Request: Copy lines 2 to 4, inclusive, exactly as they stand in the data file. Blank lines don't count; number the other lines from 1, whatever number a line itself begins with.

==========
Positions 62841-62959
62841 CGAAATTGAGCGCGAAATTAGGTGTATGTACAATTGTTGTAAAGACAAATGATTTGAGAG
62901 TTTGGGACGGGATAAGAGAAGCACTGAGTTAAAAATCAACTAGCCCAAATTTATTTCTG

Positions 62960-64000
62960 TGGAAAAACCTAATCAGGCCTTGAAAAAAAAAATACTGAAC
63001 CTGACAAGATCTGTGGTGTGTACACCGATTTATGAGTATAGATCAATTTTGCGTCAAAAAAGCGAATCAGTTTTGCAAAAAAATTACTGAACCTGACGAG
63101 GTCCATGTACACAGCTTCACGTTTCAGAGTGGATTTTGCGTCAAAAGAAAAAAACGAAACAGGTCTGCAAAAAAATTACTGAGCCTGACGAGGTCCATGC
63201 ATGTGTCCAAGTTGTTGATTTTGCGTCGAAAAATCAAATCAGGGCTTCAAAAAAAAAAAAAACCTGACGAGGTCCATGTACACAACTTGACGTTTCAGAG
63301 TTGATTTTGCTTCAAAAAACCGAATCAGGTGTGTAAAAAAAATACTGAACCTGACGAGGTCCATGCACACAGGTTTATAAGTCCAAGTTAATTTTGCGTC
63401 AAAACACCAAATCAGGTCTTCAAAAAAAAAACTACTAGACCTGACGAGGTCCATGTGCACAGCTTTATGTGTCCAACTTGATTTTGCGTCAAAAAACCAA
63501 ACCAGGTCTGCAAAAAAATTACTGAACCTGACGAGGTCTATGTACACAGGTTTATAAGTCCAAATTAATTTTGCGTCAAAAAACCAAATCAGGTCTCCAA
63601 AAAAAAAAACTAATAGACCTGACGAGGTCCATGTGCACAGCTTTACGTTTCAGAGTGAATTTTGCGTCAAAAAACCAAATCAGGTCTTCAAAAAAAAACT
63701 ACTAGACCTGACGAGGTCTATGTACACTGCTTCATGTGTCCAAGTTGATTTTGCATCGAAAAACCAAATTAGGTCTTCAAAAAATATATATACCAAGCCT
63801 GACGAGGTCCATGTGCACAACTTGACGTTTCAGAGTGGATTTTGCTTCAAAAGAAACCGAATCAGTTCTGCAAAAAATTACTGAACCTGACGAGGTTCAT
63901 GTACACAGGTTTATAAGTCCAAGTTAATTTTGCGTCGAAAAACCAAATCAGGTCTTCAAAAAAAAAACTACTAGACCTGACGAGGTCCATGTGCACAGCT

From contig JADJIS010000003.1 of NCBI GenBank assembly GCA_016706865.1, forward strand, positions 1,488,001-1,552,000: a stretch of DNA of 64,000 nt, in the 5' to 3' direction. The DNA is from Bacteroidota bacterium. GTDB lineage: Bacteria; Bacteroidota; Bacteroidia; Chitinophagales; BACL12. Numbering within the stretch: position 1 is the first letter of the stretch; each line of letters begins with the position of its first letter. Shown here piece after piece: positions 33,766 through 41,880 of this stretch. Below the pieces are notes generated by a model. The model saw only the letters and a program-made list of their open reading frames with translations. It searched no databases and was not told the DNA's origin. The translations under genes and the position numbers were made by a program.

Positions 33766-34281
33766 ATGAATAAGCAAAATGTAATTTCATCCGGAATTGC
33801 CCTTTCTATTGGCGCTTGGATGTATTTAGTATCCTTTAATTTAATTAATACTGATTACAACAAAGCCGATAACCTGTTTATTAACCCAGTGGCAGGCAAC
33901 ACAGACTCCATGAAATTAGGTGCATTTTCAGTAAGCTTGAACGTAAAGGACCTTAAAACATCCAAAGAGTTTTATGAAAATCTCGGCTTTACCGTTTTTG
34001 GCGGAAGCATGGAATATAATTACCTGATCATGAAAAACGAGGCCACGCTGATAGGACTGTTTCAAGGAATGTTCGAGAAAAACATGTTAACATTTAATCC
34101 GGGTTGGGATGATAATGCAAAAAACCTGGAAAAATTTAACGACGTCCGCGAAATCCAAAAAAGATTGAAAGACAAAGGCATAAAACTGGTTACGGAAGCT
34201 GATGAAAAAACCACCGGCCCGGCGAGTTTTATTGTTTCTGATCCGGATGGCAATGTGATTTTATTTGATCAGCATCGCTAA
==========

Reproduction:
62841 CGAAATTGAGCGCGAAATTAGGTGTATGTACAATTGTTGTAAAGACAAATGATTTGAGAG
62901 TTTGGGACGGGATAAGAGAAGCACTGAGTTAAAAATCAACTAGCCCAAATTTATTTCTG

Positions 62960-64000